Wednesday, November 09, 2005

Book Recommendations-Creation & Evolution

The Lie: Evolution by Ken Ham
"In the Beginning God..." By Homer C. Hoeksema

Anyone wishing to read about creation and evolution has a wide range of choices. There are many excellent books available, ranging from simple to very technical. Some, such as WHAT IS CREATION SCIENCE? by Henry Morris and Gary Parker, lean heavily to the scientific side. Others, such as “IN THE BEGINNING GOD...” are primarily theological, while most fall in between.

Ken Ham and Homer C. Hoeksema have written two of the more interesting and thought provoking books on creation. They use similar approaches, but each mirrors the author’s background. (Ham is a scientist and teacher, Hoeksema a theologian and teacher.) There are several books I could recommend on this topic, but I think these two will edify you in other ways as well. You can learn more than just information on creation and evolution.

Some Christians wonder why we should be concerned about creation and evolution. They may not see a conflict, or may not really care. Ken Ham’s ministry, Answers in Genesis, answers these questions. By showing the importance of the first eleven chapters of Genesis, (creation to the flood), he has reached many with the gospel and strengthened believers.

The theme of THE LIE-EVOLUTION is the important foundation the biblical account of creation has for the rest of scripture. If creation is true, then it points to a God who has a claim on each of our lives.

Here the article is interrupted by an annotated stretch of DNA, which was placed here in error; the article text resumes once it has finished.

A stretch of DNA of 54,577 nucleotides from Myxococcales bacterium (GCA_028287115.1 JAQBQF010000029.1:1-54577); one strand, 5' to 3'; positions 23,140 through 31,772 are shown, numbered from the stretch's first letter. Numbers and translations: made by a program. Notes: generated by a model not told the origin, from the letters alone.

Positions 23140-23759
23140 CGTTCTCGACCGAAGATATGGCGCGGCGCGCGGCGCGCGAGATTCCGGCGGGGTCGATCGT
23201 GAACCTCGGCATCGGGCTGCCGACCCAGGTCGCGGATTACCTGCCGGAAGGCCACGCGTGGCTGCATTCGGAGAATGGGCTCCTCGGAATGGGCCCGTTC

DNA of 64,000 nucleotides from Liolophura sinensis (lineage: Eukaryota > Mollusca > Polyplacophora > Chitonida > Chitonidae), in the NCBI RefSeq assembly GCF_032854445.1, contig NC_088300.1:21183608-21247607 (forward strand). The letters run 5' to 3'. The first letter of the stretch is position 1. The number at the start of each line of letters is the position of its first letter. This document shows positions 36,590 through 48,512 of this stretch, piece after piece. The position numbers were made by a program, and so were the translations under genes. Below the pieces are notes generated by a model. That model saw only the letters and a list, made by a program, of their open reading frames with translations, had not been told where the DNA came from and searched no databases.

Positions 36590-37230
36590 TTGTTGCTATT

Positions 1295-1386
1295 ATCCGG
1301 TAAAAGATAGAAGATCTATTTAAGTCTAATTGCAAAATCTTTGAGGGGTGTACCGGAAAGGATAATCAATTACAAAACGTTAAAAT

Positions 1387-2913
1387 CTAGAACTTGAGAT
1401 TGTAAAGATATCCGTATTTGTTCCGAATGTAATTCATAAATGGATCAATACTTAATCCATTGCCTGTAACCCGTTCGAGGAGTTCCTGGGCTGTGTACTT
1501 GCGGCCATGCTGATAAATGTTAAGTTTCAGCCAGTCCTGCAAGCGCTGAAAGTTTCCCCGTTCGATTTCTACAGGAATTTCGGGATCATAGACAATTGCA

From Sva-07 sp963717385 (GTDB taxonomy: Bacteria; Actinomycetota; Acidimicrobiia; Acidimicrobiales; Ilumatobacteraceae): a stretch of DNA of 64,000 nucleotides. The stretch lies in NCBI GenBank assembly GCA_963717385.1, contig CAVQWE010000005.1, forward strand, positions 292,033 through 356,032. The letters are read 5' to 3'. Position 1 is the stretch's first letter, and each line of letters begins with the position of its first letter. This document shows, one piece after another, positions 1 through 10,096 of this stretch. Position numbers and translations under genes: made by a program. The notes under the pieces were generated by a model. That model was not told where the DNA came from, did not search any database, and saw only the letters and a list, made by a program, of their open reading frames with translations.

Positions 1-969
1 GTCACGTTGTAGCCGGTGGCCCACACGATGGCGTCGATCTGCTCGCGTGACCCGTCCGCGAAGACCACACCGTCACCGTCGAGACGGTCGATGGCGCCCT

As I read Ham’s book I realized he was using what is called a “presuppositional” approach, as opposed to the evidentialist approach often used in this debate. Presuppositionalism acknowledges that we all have biases and interpret all evidence based on those biases. To change our minds we need to examine our biases and on some level realize their faults and weaknesses. Evidentialism just deals with the evidence, and ironically, presupposes that at least some people have an open mind and will believe the evidence. Usually the only people who are convinced using the evidentialist approach are those who have the same biases, although they may not realize they do.

Ham begins by pointing out that we are all biased, we all have beliefs that shape how we see the world. He further states, “It is not a matter of whether one is biased or not. It is really a question of which bias is the best bias with which to be biased.” Once we realize this and see that both creationists and evolutionists don’t have separate evidence, but the same evidence, we can see that it isn’t creation (or religion) versus science, but one religion versus another. For as Ham goes on to show, both creationism and evolutionism are religious views.

Ham looks at what difference not believing in God makes to how you approach the world and authority. In evolution we are our own authorities, and can make our own rules, we can even be relativistic and capricious in them. The creationist view says God sets the rules. This makes all the difference in how we live our lives. Using Creation and the first eleven chapters of Genesis as a basis, Ham outlines why certain things are so, and why some things are wrong, and others right. He sets the foundation for the gospel, the incarnation and atonement of Jesus. Through various chapters he presents the foundation of scripture against evolution and deals with real issues. He gives practical advice, all based on scripture, especially as it relates to creation. The book also contains a list of resources to check out.